• Rhinovirus
  • Parainfluenza virus
  • Hepatitis A
  • Epstein-Barr virus
  • Enterovirus 
  • Adenovirus
  • Rubeola virus
  • HIV

The epstein-Barr virus can cause both mono or mononucleosis and later on secondary infection tonsillitis. 

Bacterial Tonsillitis

The most common bacteria in action here is Group A streptococcus bacteria. Strep bacteria are also responsible for causing strep throat.

Commonly affected children are between ages 5 and 15. Bacteria are responsible for 15 to 30% of tonsillitis cases.

Other bacteria may also cause tonsillitis.


Risk Factors of Tonsilitis (Tonsils)

Risk Factors for tonsillitis involve increasing the risk of invasion by pathogenic bacteria and viruses. 

  • Living in an urban environment with more exposure to viruses and bacteria.
  • Living or working in close proximity to children
  • Suffering from diabetes
  • Obesity or being overweight
  • Being a young child or an early adult
  • Excess and prolonged use of corticosteroids
  • Suffering from cardiac disease
  • Being immunocompromised 

Health Complications Due to Tonsillitis

Acute tonsillitis may not cause any severe health complications but chronic or recurring tonsillitis can pave the way to many health complications such as:

  • Obstructive sleep apnea
  • Peritonsillar abscess – a collection of pus behind the tonsil
  • Tonsillar cellulitis – the spread of infection deep into surrounding tissue 
  • Difficulty breathing
  • Strep throat infection
  • Rheumatic fever – an inflammatory disorder of the heart, joints, and other tissues
  • Poststreptococcal glomerulonephritis – an inflammatory disorder of the kidneys



Tonsillitis can be prevented by some simple yet effective ways such as:

  • Ensure good hygiene habits
  • Take plenty of rest
  • If you have tonsillitis, stay away until you are no longer contagious
  • Gargle with warm salty water
  • Wash hands thoroughly and frequently
  • Replace toothbrush after being diagnosed with tonsillitis
  • Avoid sharing utensils and drinking glasses with a positive patient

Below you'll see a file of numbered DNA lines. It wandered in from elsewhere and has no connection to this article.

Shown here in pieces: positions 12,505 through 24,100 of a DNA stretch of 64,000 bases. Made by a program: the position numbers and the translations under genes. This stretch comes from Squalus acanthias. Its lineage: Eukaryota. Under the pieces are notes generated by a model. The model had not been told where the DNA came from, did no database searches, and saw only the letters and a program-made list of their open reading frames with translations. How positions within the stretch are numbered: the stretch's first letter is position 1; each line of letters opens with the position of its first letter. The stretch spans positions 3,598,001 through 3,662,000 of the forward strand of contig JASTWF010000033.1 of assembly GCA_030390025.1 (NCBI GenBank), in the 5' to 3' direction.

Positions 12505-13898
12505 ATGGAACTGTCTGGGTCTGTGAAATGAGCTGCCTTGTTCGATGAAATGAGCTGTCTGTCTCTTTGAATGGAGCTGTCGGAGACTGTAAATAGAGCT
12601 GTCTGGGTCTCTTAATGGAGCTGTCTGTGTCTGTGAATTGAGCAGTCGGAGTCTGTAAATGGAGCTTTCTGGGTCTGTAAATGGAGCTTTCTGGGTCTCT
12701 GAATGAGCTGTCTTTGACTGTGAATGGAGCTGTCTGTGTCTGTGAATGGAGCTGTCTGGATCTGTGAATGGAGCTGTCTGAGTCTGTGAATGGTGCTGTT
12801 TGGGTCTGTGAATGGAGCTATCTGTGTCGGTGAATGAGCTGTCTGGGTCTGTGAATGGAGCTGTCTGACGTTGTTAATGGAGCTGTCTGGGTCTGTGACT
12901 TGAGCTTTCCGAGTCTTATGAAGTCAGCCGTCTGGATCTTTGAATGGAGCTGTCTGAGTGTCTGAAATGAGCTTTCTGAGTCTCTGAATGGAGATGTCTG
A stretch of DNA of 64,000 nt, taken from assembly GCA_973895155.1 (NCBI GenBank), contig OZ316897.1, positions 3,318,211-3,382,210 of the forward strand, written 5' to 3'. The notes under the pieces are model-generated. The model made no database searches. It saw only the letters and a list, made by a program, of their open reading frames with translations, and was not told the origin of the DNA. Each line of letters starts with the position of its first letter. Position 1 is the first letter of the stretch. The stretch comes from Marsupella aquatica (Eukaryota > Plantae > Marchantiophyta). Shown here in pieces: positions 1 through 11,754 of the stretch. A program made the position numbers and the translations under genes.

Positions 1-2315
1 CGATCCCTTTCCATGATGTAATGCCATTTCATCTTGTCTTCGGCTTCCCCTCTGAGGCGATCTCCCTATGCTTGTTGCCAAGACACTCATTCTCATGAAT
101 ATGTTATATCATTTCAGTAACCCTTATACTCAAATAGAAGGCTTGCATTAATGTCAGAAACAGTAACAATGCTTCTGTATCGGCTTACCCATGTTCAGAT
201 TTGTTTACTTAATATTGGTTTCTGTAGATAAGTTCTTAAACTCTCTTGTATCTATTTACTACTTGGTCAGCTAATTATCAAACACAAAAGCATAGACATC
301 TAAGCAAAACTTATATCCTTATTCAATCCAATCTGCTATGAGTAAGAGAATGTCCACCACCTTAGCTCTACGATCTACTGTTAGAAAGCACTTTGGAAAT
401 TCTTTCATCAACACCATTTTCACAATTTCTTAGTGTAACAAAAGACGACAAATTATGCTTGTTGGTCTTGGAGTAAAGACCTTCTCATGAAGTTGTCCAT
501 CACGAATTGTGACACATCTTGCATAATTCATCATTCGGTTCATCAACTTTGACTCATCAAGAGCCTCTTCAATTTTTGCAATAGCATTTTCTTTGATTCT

• Cover your mouth when you cough or sneeze
  • Use lozenges to keep mouth and throat moist and comfortable
  • Consume fluids to prevent dehydration


A physical examination is performed first and forehand to diagnose tonsillitis.  

  • Checking for a rash, associated with strep throat
  • Gently swabbing the back of the throat
  • Gently feeling for swollen lymph nodes
  • Listening to the breath via stethoscope

After the physical examination, a blood sample may be taken to confirm the source of tonsillitis (viral or bacterial). 

The throat swab is sent to the lab for further diagnosis as well.

Treatment of Tonsilitis (Tonsils) | When to Consult a Doctor

Tonsillitis can be treated in various ways depending on the severity of the condition.


Antibiotics can treat bacterial tonsillitis. A full course of prescribed antibiotics is to be taken, otherwise, the chances of recurrence are high.   

A mild case of tonsillitis caused by viral infection doesn’t necessarily require treatment, as the symptoms go away on their own. 


Surgery is performed to remove tonsils when tonsillitis is recurring or chronic or is not responding to antibiotics. 

Tonsillectomy is also performed to minimize some complications such as:

  • Abscess or Quinsy
  • Obstructive sleep apnea
  • Difficulty breathing
  • Swallowing difficulty
  • Intense blockage and restriction with severe inflammation that cannot be treated by medicine 

An individual can recover within 14 days post-op. It is very rare for complications to arise during Tonsillectomy.

Surgery can be performed by laser, ultrasound, cold steel surgery, diathermy, and coblation (or cold ablation).